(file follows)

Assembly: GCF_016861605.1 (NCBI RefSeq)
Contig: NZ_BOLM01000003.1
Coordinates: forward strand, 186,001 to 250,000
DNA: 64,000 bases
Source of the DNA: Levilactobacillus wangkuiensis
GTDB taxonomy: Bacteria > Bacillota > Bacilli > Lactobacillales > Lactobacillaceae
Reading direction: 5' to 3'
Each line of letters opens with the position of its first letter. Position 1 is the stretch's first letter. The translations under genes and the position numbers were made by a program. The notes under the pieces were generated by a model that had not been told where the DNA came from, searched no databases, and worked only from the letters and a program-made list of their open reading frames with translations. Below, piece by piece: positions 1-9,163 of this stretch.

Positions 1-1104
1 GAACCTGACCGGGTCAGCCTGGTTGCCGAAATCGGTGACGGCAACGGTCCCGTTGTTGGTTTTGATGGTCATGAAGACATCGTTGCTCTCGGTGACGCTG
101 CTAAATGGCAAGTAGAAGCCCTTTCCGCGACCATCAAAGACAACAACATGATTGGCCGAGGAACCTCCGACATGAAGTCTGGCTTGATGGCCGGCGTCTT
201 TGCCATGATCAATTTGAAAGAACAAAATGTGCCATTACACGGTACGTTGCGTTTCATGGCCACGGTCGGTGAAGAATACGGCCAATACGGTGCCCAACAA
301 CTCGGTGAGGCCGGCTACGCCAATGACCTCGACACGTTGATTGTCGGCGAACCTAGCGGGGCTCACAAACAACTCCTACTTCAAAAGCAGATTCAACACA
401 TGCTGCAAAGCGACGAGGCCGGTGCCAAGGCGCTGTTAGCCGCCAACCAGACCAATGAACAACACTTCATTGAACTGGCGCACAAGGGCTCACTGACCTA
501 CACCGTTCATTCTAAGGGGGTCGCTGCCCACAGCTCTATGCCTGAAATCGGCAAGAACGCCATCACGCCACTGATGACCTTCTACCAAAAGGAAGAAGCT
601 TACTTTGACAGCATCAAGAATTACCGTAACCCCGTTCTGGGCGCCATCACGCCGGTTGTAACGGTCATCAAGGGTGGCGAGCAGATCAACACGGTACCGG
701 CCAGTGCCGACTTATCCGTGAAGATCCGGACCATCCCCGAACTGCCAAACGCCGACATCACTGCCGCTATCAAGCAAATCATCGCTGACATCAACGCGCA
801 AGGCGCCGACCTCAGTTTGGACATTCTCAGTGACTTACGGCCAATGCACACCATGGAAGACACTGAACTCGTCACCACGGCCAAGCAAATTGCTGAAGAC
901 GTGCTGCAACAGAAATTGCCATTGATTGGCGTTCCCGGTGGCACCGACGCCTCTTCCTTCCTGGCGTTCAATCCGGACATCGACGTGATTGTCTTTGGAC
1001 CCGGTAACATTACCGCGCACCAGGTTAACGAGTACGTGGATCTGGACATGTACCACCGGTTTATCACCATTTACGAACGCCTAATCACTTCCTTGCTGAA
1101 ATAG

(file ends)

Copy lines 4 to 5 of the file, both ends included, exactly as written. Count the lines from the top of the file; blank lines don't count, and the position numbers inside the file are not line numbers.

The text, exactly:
DNA: 64,000 bases
Source of the DNA: Levilactobacillus wangkuiensis